*Review of the related works*

A number of researchers have carried out their study on the Pulse Wave Velocity (PWV) as indirect means for BP measurement [4]. The PWV, velocity of the pulsating pressure waves results from the changes in the blood pressure. Though PWV is a function of arterial stiffness and enables for continuous BP monitoring, its accuracy rests on the site of measurement as the relation between PWV and BP hold good only if it is measured in the central aortic arteries. One possible way to get over this difficulty was to measure the time taken for the arterial wave to propagate between two substitute arterial locations, also known as pulse transit time (PTT), as it indirectly represents the velocity of the pulsating wave [4,5]. The relation between the PWV and PTT are based on the Moens Korteweg Equation (1)

The parameter D is the distance between two arterial locations and the parameters a, E_{0}, ρ, d and P denotes the arterial wall thickness, initial elastic modulus, blood density, diameter and the blood pressure. Few studies have confirmed the relationship between PTT and BP in various conditions [6-8]. McCarthy et al., studied the effects of PTT as biomarker of BP and stated that the relation holds good for shorter time periods beyond which requires re-calibration [6]. Choi et al., proposed the method of multi-innovation recursive least squares to update the system parameters that extends the time of recalibration [7]. Payne et al., analysed the effects of vaso-active drugs in the PTT-BP relationship and found it to be relatively unaffected [8]. However, PTT represents only certain characteristics of the complex cardiovascular events induced by BP fluctuations. The linear regression models based on PTT to estimate BP outperforms for only a short period of time beyond which requires calibration with the reference BP from standard BP devices. These models illustrates the stronger dependence of BP with respect to PTT but fails to operate for long-term BP monitoring.

PTT is associated with arterial stiffness that increase with aging and more prominent in chronic hypertensive patients [9]. But the hemodynamic phenomena like the vascular distensibility, peripheral vascular resistance have not been considered. These details are closely related to the morphological shape of Photoplethysmogram but it has been very less analysed [10]. The variations in the physiological parameters, arterial elastic modulus, wall thickness, blood density and the diameter do contribute to the magnitude of BP and the vice versa. The pressure at which the blood is pumped along the arterial line is responsible to the amount of blood volume present in the capillaries for a particular instant of time. The blood volume as a function of time indirectly depends on the physiological parameters and the blood pressure. The photoelectric plethysmogram also known as photoplethysmogram (PPG) typically characterises the blood volume changes with respect to time. The deeper understanding and exploration of the shape of the photoplethysmographic waveform can give more insights about the blood pressure and other influencing factors.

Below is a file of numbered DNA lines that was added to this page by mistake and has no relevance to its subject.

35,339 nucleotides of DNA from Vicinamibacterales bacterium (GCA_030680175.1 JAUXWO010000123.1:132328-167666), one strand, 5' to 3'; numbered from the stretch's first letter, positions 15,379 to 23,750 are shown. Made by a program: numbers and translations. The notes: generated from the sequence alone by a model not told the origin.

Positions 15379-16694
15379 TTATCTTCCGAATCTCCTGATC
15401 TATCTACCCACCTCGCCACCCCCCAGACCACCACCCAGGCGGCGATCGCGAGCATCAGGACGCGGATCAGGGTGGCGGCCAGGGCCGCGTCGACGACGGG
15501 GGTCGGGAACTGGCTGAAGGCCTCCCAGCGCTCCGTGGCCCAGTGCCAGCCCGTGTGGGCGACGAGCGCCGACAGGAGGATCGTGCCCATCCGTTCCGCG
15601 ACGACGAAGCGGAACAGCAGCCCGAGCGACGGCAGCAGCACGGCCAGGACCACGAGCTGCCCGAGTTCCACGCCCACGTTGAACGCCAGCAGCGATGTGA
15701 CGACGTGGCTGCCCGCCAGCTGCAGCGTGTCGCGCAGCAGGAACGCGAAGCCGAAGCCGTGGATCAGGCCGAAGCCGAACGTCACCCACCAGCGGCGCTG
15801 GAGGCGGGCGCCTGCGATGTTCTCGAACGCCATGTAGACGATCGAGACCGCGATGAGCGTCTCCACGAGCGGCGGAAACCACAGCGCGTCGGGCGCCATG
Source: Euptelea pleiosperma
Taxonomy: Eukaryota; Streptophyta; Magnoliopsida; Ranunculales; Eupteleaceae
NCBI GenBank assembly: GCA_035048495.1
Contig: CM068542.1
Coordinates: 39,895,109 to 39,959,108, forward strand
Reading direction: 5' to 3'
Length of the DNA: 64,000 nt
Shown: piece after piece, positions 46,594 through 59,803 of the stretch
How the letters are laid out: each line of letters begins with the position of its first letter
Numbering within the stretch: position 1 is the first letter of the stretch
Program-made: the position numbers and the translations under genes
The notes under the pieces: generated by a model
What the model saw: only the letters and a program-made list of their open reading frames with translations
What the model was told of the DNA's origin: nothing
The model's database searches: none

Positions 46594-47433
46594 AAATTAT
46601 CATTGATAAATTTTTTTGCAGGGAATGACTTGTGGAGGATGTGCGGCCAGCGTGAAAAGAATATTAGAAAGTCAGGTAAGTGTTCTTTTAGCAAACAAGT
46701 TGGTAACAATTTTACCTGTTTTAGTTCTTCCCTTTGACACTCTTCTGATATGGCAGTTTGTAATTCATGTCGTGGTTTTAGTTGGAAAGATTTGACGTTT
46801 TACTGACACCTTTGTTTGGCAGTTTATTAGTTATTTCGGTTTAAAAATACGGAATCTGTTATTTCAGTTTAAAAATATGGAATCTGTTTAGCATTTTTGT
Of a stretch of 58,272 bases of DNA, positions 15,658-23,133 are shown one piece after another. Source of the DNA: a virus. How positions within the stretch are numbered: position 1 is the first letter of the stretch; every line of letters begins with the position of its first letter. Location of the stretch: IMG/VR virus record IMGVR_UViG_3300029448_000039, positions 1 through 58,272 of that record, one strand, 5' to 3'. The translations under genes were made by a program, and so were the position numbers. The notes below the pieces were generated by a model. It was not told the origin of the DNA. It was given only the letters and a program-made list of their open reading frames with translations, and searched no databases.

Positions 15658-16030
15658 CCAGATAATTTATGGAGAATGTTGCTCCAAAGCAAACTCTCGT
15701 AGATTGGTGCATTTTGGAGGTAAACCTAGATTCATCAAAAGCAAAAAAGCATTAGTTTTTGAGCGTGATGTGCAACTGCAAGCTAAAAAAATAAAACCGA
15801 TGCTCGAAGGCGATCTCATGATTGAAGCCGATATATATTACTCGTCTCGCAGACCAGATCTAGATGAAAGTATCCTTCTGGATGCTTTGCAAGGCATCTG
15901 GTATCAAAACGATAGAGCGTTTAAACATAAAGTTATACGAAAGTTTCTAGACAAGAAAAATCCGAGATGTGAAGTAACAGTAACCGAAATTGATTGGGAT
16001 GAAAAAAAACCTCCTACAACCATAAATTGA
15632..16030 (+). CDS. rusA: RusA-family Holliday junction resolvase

The Photoplethysmography is a simple, optical based diagnostic tool that presents the structural and functional information of peripheral and central circulation. The uses of photoplethysmography was originally illustrated by Alrick Hertzman in 1937 based on previous observations and principles that PPG measures the fullness of the tissue by measuring the light absorption when illuminated by a light [11]. **Figure 1** shows the typical photoplethysmogram (PPG) waveform where primary peak (systolic peak) refers to the systolic phase and the secondary peak (diastolic peak) refers to the diastolic phase of the cardiac cycle. Though the primary application of the PPG is to compute the oxygen saturation in the tissues from light absorption of LED and IR light, the studies has suggested that the detailed analysis of the pulse wave can yield functional information on the cardiovascular system [12]. The pulse rate calculated from the time interval between two systolic peaks is alternative for heart rate calculated from ECG. The BP prediction systems developed from the features extracted from the PPG alone have shown considerable reduction in the error between the actual and the estimated BP values. Some of the studies where the time domain physiological features like systolic amplitude [13], autoregressive coefficients, energy profile and heart rate statistics [14], and magnitude and phase values of 4 specific frequencies of the PPG signal [15] were employed and considerable accuracy was achieved.